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Greek salad

Greek Salad

With a trip to Athens next week…with a half Greek partner who craves food memories of Greece…I’ve decided to brush up on my Greek cooking skills. So where else to start than a good old Greek Salad.

I love Greek Salad and found myself indulging every morning for breakfast when I spent a week in Crete last year.

Hunting around the internet and a variety of Greek cookery books, I decided to go with the Guardian’s Felicity Cloake’s How to make the perfect Greek salad recipe. I love their ‘how to make the perfect..‘ recipes as they’ve done their groundwork and share in detail tips from top chefs, all the different ingredient varieties followed by their recommendation on getting it perfect. This is a classic dish, and, as Felicty mentions, it’s actually pretty rare to find a decent one outside Greece. But it should be pretty simple right?

Well after having made this a couple of times now, yes, it’s simple…but to take it to the next level, there are a few brilliant tips that I would never have thought of – mainly around marinading the onions and tomatoes and adding a special splash of Ouzo!

For the onions, it’s simply a case of giving them around 20 minutes in a couple of tablespoons of red wine vinegar and three tablespoons of good quality extra virgin olive oil. Although I love raw onion, by marinading it, you lessen what can be an overwhelming hit of onion which can overpower other flavours in the salad.

Similarly, for the tomatoes – which must be as sweet and ripe as possible – sprinkling them with a little sugar and salt helps bring out the best tomato flavour…and the juice that results is a fantastic addition to the final dressing.

Cucumber is obviously a must and definitely best cut into bite-sized chunks rather than thinly sliced or large rounds that make it tough to fit on your fork alongside all the other delicious ingredients.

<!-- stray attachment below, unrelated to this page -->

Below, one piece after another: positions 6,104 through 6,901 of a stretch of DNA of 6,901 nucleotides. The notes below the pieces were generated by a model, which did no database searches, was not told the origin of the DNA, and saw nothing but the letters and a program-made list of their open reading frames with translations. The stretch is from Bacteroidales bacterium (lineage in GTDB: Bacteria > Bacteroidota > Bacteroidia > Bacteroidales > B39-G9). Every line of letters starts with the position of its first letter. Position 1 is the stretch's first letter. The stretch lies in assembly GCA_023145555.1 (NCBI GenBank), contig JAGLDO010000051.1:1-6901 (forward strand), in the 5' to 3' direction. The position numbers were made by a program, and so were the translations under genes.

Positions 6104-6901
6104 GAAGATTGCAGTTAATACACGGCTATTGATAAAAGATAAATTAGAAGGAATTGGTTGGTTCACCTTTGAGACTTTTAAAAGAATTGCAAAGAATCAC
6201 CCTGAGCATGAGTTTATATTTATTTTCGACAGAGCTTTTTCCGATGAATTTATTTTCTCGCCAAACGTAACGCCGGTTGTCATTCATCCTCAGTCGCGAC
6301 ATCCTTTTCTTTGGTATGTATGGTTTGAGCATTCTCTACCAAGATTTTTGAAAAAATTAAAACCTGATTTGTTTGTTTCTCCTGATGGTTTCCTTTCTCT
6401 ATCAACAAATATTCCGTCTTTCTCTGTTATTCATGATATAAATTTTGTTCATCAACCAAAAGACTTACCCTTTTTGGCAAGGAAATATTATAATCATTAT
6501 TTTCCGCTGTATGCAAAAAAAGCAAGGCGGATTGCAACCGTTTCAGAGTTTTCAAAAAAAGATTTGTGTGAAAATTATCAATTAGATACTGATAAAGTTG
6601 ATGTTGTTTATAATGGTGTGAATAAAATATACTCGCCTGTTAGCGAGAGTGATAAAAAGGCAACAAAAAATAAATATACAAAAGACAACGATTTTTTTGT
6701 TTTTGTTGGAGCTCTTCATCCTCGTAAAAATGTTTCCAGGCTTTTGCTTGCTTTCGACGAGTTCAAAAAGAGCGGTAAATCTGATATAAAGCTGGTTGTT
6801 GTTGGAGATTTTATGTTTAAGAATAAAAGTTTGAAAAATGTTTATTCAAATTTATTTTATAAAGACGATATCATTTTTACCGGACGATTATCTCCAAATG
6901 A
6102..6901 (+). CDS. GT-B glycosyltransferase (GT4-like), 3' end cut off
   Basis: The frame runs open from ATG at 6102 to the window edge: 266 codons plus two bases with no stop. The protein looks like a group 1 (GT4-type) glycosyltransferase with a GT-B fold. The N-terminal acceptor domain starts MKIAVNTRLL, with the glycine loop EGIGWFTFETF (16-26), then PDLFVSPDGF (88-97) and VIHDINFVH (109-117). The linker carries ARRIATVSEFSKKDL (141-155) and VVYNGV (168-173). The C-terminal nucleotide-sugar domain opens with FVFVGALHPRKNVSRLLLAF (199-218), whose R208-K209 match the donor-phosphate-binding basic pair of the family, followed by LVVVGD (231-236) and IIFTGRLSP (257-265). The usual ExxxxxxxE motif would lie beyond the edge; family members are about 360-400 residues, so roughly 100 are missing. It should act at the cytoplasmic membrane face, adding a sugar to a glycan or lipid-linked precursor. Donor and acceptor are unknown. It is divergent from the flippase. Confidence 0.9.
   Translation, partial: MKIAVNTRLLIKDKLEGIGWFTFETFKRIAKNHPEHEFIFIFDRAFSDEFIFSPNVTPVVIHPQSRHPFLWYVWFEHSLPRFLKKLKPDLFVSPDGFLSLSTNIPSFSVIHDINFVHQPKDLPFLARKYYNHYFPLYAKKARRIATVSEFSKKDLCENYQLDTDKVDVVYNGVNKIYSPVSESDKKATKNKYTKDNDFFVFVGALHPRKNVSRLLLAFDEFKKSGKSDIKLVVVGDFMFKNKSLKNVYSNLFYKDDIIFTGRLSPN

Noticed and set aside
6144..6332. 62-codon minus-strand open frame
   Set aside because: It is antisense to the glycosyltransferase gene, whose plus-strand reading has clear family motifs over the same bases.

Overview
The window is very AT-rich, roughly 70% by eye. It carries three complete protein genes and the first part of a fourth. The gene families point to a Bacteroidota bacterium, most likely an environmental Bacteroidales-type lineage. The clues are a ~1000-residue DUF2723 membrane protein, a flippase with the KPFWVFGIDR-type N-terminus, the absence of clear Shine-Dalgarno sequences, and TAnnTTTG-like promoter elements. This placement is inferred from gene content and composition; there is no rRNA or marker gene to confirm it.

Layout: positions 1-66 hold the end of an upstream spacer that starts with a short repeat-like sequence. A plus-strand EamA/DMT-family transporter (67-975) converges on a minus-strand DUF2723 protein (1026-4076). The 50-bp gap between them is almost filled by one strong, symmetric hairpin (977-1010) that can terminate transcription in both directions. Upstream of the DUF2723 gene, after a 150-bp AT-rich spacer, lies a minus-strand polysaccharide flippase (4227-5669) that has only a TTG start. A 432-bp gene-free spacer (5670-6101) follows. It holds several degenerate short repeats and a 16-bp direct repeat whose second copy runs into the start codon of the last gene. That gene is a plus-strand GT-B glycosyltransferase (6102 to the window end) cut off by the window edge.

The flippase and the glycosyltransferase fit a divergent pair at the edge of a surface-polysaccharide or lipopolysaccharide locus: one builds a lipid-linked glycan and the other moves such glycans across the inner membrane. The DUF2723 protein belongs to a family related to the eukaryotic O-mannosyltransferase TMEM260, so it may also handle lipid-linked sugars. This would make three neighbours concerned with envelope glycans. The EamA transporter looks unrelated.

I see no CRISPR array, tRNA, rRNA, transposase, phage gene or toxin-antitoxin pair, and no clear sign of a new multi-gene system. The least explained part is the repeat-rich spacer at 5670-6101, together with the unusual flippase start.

Other staples include feta of course – the best you can find rather than the bland, mild varieties you find in supermarkets’ economy sections. Crumbled over the top rather than neat slices or a huge hunk make this look a lot more appetising…and with crumbs of feta blended across the salad adds to the delicious flavours on your fork. Olives are obviously a must – the recommendation is of course kalamata but I’m open to other varieties as long as they’re decent quality olives. The addition of capers really helps bring out the sour saltiness of the feta…but gherkins are also recommended which I’m definitely going to try next time.

Oregano is a staple in this household so I wouldn’t dare try using other suggestions of mint or coriander. Not having many fresh herbs growing in the garden at this time of year, I used dried oregano which works perfectly well.

And finally the dressing – a good old classic of red wine vinegar and decent extra virgin olive oil do the trick. But, as I mentioned earlier, the addition of a teaspoon of Ouzo takes this to another level. That hint of aniseed, for me, takes this dish back to Greece and somehow makes this dish taste all the more authentic.

Greek SaladSo below are the recommended ingredients for the perfect Greek Salad and you can find the full recipe here.

½ red onion
2 tbsp red wine vinegar
6 tbsp extra virgin olive oil
10 smallish, sweet tomatoes
½ tsp caster sugar (optional)
1 cucumber, chilled
25 kalamata olives, preferably stone-in
1 tbsp capers, drained (or rinsed if packed in salt)
1 tsp ouzo or pastis (optional)
3 sprigs of fresh oregano, leaves picked and roughly chopped, or a generous pinch of dried oregano
150g feta

 

 

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Keep an eye out…there’s a new Brighton based supper club coming soon!

With food and cooking being right at the top of my list of things I’m passionate about, I decided it was time to take the plunge and set up some kind of food related business. I love food…I love entertaining…and I love my home…so it was a bit of a no brainer to think about setting up a supperclub.

While I’m investigating all the ins and outs and the best way to approach it, I thought I’d practise as much as possible – my partner’s a perfect guinea pig! And I thought I’d share how I get on with trying new recipes and trying new foodie places I come across out and about on my travels.

Abigail’s Party will be a new supperclub coming to Brighton very soon. But in the meantime, I’d love to share my journey with you…and for you to get involved by giving me feedback, comments and suggestions. Please do get involved as I’d love to build this around what people want.

You can find my latest discoveries and get involved on my blog and my facebook pages.

If you’re interested in hearing more about coming along to one of my first supperclubs, please drop me an email.

Thanks